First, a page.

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Predicting Amino Acid Substitution Probabilities using Single Nucleotide Polymorphisms.
F. Rizzato, A. Rodriguez, X. Biarnés, A. Laio.
Genetics 207, 643–652 (2017).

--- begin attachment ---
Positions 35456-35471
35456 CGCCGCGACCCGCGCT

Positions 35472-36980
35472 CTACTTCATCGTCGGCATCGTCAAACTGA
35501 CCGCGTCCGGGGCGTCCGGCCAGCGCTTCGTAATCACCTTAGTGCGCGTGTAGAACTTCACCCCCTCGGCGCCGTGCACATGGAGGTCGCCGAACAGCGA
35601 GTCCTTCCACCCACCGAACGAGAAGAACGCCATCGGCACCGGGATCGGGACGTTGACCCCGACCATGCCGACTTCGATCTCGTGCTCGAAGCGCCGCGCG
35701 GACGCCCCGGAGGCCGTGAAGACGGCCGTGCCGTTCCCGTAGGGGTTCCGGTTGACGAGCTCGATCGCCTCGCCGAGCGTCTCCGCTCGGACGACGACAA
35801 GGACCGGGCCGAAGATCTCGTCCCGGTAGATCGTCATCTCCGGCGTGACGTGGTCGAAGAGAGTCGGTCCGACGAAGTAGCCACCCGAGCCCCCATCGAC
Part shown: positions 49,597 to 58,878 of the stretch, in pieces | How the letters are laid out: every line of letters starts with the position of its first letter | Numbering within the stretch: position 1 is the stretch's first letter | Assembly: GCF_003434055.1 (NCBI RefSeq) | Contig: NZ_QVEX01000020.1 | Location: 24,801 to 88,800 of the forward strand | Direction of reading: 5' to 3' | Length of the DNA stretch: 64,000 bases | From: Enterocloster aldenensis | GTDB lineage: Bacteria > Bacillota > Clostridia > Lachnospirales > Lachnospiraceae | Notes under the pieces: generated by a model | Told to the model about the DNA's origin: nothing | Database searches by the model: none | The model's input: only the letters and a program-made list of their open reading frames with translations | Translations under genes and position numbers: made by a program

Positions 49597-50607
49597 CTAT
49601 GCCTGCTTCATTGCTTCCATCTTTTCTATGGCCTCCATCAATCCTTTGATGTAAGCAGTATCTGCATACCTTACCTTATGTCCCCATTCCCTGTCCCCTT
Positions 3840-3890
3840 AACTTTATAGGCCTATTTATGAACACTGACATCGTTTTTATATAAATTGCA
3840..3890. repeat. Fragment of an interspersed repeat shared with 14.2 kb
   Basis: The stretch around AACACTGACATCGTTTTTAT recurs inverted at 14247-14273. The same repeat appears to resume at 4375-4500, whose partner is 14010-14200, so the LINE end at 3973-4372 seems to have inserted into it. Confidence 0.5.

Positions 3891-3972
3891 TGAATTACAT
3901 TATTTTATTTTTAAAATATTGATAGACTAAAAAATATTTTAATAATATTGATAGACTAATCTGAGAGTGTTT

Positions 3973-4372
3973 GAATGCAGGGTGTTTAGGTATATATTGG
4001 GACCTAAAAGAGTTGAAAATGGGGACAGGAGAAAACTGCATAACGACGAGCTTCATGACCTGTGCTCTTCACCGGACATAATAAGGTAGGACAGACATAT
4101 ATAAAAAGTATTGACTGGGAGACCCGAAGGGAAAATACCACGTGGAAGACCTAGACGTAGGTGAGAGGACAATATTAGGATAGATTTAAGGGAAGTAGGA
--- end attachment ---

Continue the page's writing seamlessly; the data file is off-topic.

Fast genome sequencing offers invaluable opportunities for building updated and improved models of protein sequence evolution. We here show that Single Nucleotide Polymorphisms (SNPs) can be used to build a model capable of predicting the probability of substitution between amino acids in variants of the same protein in different species. The model is based on a substitution matrix inferred from the frequency of codon interchanges observed in a suitably selected subset of human SNPs, and predicts the substitution probabilities observed in alignments between Homo sapiens and related species at 85–100% of sequence identity better than any other approach we are aware of. The model gradually loses its predictive power at lower sequence identity. Our results suggest that SNPs can be employed, together with multiple sequence alignment data, to model protein sequence evolution. The SNP-based substitution matrix developed in this work can be exploited to better align protein sequences of related organisms, to refine the estimate of the evolutionary distance between protein variants from related species in phylogenetic trees and, in perspective, might become a useful tool for population analysis.